The first comprehensive study of the cartonera phenomenon

We are very pleased to announce the launch of the book Taking Form, Making Worlds: Cartonera Publishers in Latin America, on Friday 10th June at 4pm at Centre of Latin American Studies (Alison Richard Building, Seminar Room 204). 

Lucy Bell (Senior Lecturer in Spanish and translation studies, University of Surrey), Alexander Ungprateeb Flynn (Assistant Professor of Anthropology and Contemporary Art, UCLA) and Patrick O’Hare (UKRI Future Leaders Fellow, University of St. Andrews) have collaborated with the University Library in the building up of our cartonera collection . They will be presenting and discussing their new book, the first comprehensive study of cartonera, in conversation with David Lehmann (University of Cambridge) and Clara Panozzo (Latin American and Iberian Collections, Cambridge University Library). The book is published by the University of Texas Press and is available online for Cambridge users here.

Drawing on interdisciplinary research conducted across Mexico, Brazil, and Argentina, the authors show how this hands-on practice has fostered a politically engaged network of writers, artists, and readers. More than a social movement, cartonera uses texts, workshops, encounters, and exhibitions to foster community and engagement through open-ended forms that are at once creative and social.  

(from the publisher’s description) 

You are all kindly invited to attend! 

Clara Panozzo 

The José Saramago Literary Prize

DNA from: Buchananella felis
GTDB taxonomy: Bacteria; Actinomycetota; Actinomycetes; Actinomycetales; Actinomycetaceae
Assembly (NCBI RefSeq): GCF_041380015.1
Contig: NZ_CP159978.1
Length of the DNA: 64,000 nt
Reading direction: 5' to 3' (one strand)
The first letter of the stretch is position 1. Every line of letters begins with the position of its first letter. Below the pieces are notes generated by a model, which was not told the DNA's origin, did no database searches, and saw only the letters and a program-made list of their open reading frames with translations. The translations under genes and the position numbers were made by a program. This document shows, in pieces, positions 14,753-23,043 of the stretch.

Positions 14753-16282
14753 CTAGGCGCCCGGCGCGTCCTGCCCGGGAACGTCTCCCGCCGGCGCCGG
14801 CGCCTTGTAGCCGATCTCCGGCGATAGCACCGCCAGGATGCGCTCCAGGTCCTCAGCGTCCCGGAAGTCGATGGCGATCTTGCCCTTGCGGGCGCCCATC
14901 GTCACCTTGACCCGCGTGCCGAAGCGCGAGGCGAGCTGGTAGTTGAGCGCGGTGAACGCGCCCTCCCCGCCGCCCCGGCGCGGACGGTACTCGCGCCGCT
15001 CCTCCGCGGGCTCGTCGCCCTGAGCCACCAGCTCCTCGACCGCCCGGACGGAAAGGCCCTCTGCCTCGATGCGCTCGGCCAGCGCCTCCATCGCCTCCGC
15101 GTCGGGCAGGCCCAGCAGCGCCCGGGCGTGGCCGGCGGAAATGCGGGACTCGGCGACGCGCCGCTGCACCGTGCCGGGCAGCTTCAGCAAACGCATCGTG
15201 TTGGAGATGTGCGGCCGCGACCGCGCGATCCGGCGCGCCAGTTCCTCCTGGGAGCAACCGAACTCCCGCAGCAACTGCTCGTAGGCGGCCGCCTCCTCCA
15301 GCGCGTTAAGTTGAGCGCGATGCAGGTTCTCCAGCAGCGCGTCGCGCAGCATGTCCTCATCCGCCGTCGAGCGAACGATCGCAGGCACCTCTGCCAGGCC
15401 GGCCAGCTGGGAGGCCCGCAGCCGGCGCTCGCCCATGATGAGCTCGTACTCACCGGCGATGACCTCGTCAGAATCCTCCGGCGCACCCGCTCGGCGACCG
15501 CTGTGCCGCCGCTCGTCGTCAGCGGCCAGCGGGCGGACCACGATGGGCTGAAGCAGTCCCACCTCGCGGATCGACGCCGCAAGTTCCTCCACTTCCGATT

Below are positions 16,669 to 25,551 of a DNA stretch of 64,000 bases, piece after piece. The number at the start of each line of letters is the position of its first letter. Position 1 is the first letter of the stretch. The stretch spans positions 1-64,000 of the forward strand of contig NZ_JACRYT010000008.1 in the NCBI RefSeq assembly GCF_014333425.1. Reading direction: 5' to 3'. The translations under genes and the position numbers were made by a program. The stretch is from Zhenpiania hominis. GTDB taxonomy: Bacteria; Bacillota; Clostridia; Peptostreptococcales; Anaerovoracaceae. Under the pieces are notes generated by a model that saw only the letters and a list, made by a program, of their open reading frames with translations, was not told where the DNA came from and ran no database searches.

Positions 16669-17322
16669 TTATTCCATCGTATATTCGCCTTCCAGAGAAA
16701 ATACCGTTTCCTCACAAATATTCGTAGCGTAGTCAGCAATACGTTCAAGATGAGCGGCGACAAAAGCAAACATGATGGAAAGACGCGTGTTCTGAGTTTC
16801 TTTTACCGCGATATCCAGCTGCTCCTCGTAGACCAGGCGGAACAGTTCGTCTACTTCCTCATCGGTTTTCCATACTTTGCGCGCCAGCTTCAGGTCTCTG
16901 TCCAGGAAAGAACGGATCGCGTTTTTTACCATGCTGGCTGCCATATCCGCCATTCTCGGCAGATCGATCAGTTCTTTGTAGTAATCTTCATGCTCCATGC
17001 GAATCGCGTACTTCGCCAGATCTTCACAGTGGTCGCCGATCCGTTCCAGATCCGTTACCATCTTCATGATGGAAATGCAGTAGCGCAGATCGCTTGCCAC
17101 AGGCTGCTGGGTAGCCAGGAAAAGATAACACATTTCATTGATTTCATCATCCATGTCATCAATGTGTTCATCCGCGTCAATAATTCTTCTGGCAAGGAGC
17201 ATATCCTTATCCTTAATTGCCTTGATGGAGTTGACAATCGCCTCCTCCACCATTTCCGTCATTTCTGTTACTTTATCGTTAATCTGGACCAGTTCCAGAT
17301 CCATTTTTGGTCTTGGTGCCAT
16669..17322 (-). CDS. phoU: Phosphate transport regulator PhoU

José Saramago (by Mario Antonio Peña via Wikimedia Commons)

The José Saramago Literary Prize (Prêmio Literário José Saramago) is awarded biennially to young authors of unpublished fictional works in Portuguese. The prize is open to Lusophone writers under 40 years of age and it can only be awarded once in a lifetime to each writer (posthumous works are excluded). It was established in 1999 by the Fundaçāo Círculo de Leitores to celebrate the Portuguese Nobel laureate José Saramago, who won the Nobel Prize for Literature in 1998.

The José Saramago Prize is currently in its 12th edition, having been postponed last year as a result of the pandemic. The next winner will be announced in October 2022 instead, coinciding with the 100th anniversary of José Saramago’s birth. 

Below are the prize winners with brief snapshots of their country of origin and background, some of their works, and other recognitions they have received. Unfortunately, we have gaps in this list, which we are trying to fill retrospectively.

1999 – Won by Paulo José Miranda for Natureza morta (On order) 

Born in Paio Pires, Seixal, Portugal, 1965. He is a writer of fiction, poetry, and drama. See our Library holdings for this author here.  

Other awards: Grande Prêmio de Poesia Teixeira de Pascoaes (1998) for A voz que os trai, his first book of poetry; Prêmio da Sociedade Portuguesa de Autores (2015) for his book of poetry Exercícios do humano.

2001 – Won by José Luis Peixoto for Nenhum olhar (C200.c.5593

Born in Galveias, Ponte de Sor Portugal, 1974. One of the most acclaimed Portuguese contemporary authors, he was written in multiple literary genres (fiction, poetry, drama, travel literature, and children’s literature) and has been translated into more than 30 languages. See our Library holdings for this author here.